posted by purenitrous at 12:43 PM on August 7, 2014

We brought so much crap and 95% of it never left the suitcase. The only ones that stand out in my memory are lip balm, hand lotion, a giant water bottle, phones, thick Smartwool socks (rubber treads not necessary), and a cute robe for when we had visitors. I appreciated having my own toiletries for the first post-birth shower, and the hospital had a hair dryer or else I'd have brought that. Oh, and lots of movies, because I was induced and it took a full 24 hours for things to really get going and I was bored stiff. We brought a sleeping bag, pillow, and sheet for my husband.

In retrospect, a heating pad would have been fantastic.
posted by anderjen at 12:46 PM on August 7, 2014 [2 favorites]

Pillow, super comfy loose-fitting knit pajamas/lounge clothes, heating pad (used extensively for first birth, didn't use at all for second, so "type" of labor varies widely); a travel size of extra nice body wash (I used this for my first post-birth shower, since you feel pretty gross it's nice not to use the hospital stuff if that's at all your sort of thing), snacks. My hospital provided everything else. Oh, hot tea bags would have been nice, for the evening/day after, but again depends if that's her thing or not.
posted by celtalitha at 12:49 PM on August 7, 2014 [1 favorite]

I will say that the CD of kumbaya rainforest music was a waste of money and never got unwrapped. We were glad we had the laptop with movies because I was induced and it was some 30 hours of waiting. If I could do it again I might bring less cerebral/interesting movies because I was on some drugs that made me unable to concentrate on much more than Bambi.

I also was happy friends brought me food treats. I might bring my own if I were to do it again.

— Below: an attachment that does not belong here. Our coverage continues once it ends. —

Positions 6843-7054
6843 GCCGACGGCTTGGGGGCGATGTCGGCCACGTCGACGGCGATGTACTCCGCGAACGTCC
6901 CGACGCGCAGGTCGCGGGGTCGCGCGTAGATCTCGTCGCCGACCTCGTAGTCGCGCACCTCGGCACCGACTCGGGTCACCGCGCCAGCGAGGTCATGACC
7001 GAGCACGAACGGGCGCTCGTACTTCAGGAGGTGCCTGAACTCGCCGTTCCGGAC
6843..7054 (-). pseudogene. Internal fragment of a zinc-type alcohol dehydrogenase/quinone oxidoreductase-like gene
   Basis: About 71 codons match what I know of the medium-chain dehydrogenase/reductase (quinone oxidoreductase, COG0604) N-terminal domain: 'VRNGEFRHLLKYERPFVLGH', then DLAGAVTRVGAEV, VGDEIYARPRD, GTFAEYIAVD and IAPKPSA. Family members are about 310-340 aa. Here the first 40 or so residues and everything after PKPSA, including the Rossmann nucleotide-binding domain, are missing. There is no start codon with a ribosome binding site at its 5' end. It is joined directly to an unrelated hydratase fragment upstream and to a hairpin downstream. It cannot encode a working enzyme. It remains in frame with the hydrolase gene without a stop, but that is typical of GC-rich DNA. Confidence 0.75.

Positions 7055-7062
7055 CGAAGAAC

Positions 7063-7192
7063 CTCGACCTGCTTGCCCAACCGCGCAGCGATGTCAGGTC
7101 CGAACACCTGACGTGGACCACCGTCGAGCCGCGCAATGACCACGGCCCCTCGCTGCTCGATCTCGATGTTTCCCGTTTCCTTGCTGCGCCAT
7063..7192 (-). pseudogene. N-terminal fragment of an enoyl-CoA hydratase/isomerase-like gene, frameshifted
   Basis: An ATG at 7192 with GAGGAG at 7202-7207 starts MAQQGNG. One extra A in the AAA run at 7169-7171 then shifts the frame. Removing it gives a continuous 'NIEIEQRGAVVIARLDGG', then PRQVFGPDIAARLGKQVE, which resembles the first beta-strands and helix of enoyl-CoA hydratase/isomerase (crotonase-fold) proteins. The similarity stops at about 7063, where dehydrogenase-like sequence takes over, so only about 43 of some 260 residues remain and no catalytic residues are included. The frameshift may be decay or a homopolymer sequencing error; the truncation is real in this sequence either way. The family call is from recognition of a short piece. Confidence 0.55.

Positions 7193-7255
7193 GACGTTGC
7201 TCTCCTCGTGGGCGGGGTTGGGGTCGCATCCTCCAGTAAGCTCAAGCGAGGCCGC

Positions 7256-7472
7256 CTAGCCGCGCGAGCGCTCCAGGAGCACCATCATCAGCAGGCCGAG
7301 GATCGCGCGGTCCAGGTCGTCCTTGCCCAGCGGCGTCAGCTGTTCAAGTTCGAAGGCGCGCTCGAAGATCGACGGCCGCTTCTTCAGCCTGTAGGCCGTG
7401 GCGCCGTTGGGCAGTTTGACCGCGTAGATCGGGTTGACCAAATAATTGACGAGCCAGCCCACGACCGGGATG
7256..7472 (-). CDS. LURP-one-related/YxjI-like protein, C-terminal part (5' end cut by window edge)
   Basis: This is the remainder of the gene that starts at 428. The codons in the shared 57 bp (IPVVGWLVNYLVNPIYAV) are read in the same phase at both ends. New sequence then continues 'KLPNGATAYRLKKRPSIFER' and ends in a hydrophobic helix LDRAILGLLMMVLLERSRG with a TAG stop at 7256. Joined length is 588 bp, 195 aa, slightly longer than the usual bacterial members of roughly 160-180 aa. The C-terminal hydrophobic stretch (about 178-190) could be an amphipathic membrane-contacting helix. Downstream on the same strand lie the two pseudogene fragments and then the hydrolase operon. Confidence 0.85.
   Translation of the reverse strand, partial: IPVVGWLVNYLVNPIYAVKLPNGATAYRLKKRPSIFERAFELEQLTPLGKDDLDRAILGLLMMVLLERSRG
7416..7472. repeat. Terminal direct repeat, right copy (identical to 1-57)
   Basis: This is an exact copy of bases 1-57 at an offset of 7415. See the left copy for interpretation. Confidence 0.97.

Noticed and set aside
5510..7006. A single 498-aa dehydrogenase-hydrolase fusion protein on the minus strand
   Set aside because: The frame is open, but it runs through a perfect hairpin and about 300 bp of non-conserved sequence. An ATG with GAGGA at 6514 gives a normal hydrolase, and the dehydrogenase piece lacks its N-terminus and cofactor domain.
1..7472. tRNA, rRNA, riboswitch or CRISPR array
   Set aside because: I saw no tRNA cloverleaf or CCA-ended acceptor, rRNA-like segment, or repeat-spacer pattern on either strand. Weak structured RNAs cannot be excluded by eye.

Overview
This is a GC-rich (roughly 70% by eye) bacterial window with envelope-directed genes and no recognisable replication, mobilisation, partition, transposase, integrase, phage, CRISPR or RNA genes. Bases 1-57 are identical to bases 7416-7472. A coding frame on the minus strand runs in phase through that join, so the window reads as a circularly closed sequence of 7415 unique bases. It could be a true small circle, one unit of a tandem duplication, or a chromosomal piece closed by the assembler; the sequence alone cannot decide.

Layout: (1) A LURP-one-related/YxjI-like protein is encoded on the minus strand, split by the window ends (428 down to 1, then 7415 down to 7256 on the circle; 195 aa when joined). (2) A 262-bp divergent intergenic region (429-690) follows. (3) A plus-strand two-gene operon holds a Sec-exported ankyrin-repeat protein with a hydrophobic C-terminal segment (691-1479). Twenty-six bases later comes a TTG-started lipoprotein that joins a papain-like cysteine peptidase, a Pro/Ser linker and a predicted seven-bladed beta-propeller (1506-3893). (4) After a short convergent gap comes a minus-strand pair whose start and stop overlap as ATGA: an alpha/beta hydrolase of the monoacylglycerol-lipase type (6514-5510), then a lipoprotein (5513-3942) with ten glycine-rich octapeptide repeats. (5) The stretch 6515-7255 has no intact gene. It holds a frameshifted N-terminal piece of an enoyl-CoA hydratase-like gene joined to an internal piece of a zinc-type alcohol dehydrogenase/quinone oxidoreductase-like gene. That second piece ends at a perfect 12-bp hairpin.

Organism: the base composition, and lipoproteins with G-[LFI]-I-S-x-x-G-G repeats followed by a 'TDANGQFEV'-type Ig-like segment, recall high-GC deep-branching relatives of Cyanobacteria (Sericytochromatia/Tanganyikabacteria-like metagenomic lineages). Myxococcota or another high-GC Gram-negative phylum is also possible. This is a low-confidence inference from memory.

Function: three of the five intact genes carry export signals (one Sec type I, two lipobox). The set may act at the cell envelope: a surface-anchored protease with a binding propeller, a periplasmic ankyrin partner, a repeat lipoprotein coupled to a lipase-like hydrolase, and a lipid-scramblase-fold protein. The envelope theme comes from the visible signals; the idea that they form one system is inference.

posted by fingersandtoes at 12:50 PM on August 7, 2014

Yes, yes, yes to chapstick and your own pillows! I also am smell-sensitive and have sensitive skin so I brought my own toiletries and that first shower after the baby was born was so great. We didn't use any of the entertainment stuff we brought. We both were glad to have hoodies and warm lounge pants and warm socks even though our baby was born in the summer, because they kept the hospital pretty cold.

I packed a lovely expensive fancy-pants fair trade chocolate bar with espresso bits to have as a treat after the baby was born and it was among the most delicious things I have ever eaten. I also got KIND almond coconut granola bars that I loved and ate them whenever the baby nursed.

I brought a dark soft towel (bought specifically for this) to use after I showered at the hospital so I didn't have to use their scratchy too-small towel and get freaked out if there was blood all over it.

Also wish I had thought to bring a heating pad. Back labor was a killer and that might have helped.
posted by SeedStitch at 12:54 PM on August 7, 2014

If the hospital has a ridiculous food ban for laboring women, food.

I was never hungrier in my life than when laboring in the hospital.
posted by zizzle at 1:00 PM on August 7, 2014